A WOMAN was unfairly dismissed after she told her employer she was pregnant, a tribunal ruled.

A judge ruled that the boss of a kennels near Ulverston had been unfair in letting go of the worker, named as Ms T Donaldson, after she said she was pregnant.

The part-time cleaner was employed by Helan Greenhalf trading of Roundhill’s Bespoke Boarding Kennels.

Following a hearing, judge ruled that the employee did not qualify for standard unfair dismissal because she had not worked there for the minimum two years.

But the tribunal ruled that she was dismissed from the role unfairly and her complaint of' 'unfavourable treatment' and that she was discriminated on grounds of the protected characteristic of pregnancy was 'well-founded'.

The hearing was due to be held in late 2019 but was postponed and then delayed further due to Covid-19.

The tribunal heard that the worker joined the business in June 2018.

During the first few months of working there it was said there were 'conduct and capability issues', including her arriving late to work, causing a minor injury to a dog and her failing to wash dogs and clean their water bowls.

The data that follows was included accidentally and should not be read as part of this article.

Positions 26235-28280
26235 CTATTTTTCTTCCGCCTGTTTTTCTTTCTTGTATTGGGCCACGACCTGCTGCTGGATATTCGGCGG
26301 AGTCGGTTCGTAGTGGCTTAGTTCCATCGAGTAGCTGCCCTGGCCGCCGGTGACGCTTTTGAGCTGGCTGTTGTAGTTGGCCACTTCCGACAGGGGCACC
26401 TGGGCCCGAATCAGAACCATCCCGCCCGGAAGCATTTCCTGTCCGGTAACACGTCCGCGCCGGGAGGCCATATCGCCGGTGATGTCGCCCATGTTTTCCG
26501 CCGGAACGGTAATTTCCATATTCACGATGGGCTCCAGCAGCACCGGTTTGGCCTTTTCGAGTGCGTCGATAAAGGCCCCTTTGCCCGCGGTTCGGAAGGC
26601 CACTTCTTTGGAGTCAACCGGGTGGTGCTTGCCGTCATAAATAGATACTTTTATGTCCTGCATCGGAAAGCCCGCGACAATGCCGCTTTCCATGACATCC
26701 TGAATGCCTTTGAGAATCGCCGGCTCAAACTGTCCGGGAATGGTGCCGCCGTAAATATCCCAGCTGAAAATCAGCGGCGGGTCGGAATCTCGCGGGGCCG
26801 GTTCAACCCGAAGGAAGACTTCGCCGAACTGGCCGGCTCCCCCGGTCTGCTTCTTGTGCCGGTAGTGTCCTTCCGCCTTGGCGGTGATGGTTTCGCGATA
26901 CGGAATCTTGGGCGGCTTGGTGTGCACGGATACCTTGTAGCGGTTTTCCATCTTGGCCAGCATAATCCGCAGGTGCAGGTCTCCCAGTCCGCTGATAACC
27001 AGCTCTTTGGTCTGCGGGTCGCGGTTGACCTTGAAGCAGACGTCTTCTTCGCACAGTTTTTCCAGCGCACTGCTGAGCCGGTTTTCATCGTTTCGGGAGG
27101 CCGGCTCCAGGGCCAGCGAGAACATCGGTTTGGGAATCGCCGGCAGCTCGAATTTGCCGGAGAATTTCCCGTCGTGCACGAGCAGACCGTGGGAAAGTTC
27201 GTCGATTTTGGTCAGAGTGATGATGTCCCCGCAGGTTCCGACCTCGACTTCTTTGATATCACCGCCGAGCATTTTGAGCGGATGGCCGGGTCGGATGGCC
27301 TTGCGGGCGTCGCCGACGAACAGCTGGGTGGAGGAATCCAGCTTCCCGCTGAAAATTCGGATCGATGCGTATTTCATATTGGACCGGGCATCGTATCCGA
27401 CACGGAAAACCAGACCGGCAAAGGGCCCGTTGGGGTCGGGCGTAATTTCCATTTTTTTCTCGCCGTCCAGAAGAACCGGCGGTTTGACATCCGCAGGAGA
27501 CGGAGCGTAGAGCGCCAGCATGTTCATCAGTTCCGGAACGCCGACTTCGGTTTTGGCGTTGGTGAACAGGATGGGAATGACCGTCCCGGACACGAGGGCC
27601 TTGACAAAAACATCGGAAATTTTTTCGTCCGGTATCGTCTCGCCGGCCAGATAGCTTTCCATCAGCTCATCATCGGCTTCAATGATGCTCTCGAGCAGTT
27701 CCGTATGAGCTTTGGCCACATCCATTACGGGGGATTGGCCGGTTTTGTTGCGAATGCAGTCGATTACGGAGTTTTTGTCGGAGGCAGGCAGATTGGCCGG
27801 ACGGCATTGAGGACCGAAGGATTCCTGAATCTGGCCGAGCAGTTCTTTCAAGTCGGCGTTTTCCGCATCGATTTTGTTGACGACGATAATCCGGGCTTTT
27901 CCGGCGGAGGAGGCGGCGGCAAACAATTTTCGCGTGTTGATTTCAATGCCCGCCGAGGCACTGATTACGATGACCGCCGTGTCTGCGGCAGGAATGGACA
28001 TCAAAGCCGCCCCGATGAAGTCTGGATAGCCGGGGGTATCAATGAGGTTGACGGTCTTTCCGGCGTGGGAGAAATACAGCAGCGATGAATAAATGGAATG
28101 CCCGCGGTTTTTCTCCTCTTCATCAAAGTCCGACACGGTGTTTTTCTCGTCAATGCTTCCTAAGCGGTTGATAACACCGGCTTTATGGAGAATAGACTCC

But the employer have Ms Donaldson the chance to 'improve' during her probation.

In August 2018 the business was told by Barrow Council of new licensing guidelines that would put pressure on kennels and catteries to ensure that their premises were as fit for purpose as possible.

The employer had claimed that she had warned Ms Donaldson in a meeting in October 2018 that she could be made redundant 'due to the need to close a cattery and the ongoing business concerns regarding the expense of refurbishing the kennels and the impact that might help on a short-term in retaining customers'.

But the tribunal found this was not discussed and accepted Ms Donaldson's version of events.

She said she had told her boss she was 10 weeks pregnant during the meeting.

Days later Ms Donaldson met Ms Greenhalf and her partner and was told were 'going to have to cancel a lot of dogs in the next few weeks and that consequently they would be able to deal with this work alone'.

The tribunal found that they also said would not be able to keep her on because of her 'pregnancy and their belief that it was too dangerous for her to continue working due to the dangers caused by slippery surfaces and other health and safety concerns'.

A report said outstanding pay resulting from the dismissal had been paid by the employer.